The importance of dyssynchronous contraction of the left ventricle (LV) in patients with heart failure (HF) and reduced ejection fraction (HFrEF) is demonstrated by the poor outcomes associated with left bundle branch block (1) and the benefits of cardiac resynchronization therapy (CRT) in patients with this electrocardiographic (ECG) marker of dyssynchrony (2). Conventional right ventricular (RV) pacing also causes electrical and mechanical LV dyssynchrony and may aggravate LV systolic dysfunction and HF (3). Consistent with this clinical observation, the BLOCK-HF (Biventricular versus Right Ventricular Pacing in Heart Failure Patients with Atrioventricular Block) trial demonstrated that CRT was superior to RV pacing, as measured by a clinical outcome of all-cause death, by the need for urgent HF care, or by a 15% or greater increase in LV end-systolic volume index in HFrEF patients with atrioventricular block and an indication for pacing (4). Because of these findings, recent guidelines recommended CRT rather than RV pacing for patients with HFrEF who require a pacemaker for atrioventricular block and to consider “up-grading” HFrEF patients to CRT for those who have a conventional pacemaker and a high frequency of RV pacing, either at the time of a scheduled generator change or if the patient has severe or progressive HF symptoms (5,6).
The potential consequences of RV pacing in patients with HF with preserved EF (HFpEF) have not been studied. Although the importance of dyssynchronous contraction of the LV in patients with HFpEF is less well understood than that in HFrEF patients, QRS prolongation and bundle branch block have recently been shown to be associated with worse clinical outcomes (compared with no QRS prolongation or bundle branch block) in HFpEF, as has been reported in HFrEF (1,7). Additionally, some cohort studies suggest that conventional RV pacing may induce HF even in patients with no history of the syndrome (8). Collectively, these observations suggest that LV dyssynchrony caused by RV pacing could be harmful in patients with HFpEF, as it is in those with HFrEF. Therefore, this study examined the relationship between baseline pacemaker implantation and clinical outcomes in patients enrolled in the 3 largest randomized trials in HFpEF, the I-PRESERVE (Irbesartan in Heart Failure with Preserved Ejection Fraction), the CHARM-Preserved (Candesartan in Heart failure: Assessment of Reduction in Mortality and morbidity), and the TOPCAT (Treatment of Preserved Cardiac Function Heart Failure with an Aldosterone Antagonist trial) studies.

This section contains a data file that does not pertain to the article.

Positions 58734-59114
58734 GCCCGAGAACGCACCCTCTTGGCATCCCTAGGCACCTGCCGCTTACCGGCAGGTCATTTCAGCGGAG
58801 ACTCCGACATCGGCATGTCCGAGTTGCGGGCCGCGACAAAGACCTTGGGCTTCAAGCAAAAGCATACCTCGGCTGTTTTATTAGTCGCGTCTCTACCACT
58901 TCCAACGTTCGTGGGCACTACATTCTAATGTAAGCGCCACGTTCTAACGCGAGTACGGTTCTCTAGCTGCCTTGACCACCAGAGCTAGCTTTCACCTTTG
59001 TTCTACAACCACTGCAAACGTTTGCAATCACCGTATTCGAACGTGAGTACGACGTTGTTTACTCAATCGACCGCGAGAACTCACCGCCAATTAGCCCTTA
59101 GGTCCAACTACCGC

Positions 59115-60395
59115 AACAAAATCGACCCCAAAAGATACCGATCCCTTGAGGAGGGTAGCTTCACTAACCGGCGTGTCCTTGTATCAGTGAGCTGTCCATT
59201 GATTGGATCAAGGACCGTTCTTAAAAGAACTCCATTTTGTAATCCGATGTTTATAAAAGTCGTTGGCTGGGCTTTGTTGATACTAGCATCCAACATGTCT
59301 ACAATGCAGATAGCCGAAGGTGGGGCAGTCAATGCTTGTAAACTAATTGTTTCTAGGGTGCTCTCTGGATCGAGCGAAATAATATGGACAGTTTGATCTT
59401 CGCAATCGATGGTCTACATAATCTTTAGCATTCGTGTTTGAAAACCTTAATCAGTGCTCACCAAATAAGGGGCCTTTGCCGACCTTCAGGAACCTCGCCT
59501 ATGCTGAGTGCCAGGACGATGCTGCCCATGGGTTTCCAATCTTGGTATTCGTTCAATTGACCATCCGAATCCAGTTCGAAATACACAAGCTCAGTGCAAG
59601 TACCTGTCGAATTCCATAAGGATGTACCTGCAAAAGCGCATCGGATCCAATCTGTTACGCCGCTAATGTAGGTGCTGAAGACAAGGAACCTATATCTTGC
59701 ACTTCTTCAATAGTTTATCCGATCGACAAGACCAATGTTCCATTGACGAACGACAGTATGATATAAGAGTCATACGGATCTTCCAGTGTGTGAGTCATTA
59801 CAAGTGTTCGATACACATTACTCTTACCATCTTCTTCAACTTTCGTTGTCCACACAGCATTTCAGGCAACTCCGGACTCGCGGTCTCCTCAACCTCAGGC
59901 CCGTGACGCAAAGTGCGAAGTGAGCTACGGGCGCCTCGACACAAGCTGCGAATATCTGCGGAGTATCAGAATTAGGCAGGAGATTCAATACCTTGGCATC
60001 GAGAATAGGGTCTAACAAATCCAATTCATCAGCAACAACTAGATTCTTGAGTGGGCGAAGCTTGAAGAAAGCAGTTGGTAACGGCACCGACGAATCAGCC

For the present analyses, data from all patients enrolled in the CHARM-Preserved, the I-PRESERVE, and the TOPCAT studies were pooled (9–11). There were no differences between the balance of randomized therapy and placebo in those with a pacemaker and those without a pacemaker in any of the trials. The design and results of these trials have been published previously. Briefly, in the CHARM-Preserved trial, 3,023 HF patients in New York Heart Association (NYHA) functional classes II to IV with an LV ejection fraction (LVEF) >40% were randomized to receive candesartan or placebo. Patients in NYHA functional class II were eligible if they had been hospitalized for a cardiac reason within the previous 6 months (9). The I-PRESERVE study compared irbesartan therapy with placebo in 4,128 patients ≥60 years of age in NYHA functional classes II to IV and with an LVEF ≥45%. Patients in NYHA functional class II were required to have undergone HF hospitalization within the previous 6 months (10). The TOPCAT study compared spironolactone therapy with placebo in 3,445 patients ≥50 years of age in NYHA functional classes II to IV with an LVEF ≥45%; patients were required to have been hospitalized within the previous 12 months for HF or to have an elevated natriuretic peptide concentration within 60 days before randomization (i.e., B-type natriuretic peptide [BNP] concentration ≥100 pg/ml or an N-terminal pro–BNP [NT-proBNP] concentration ≥360 pg/ml) (11).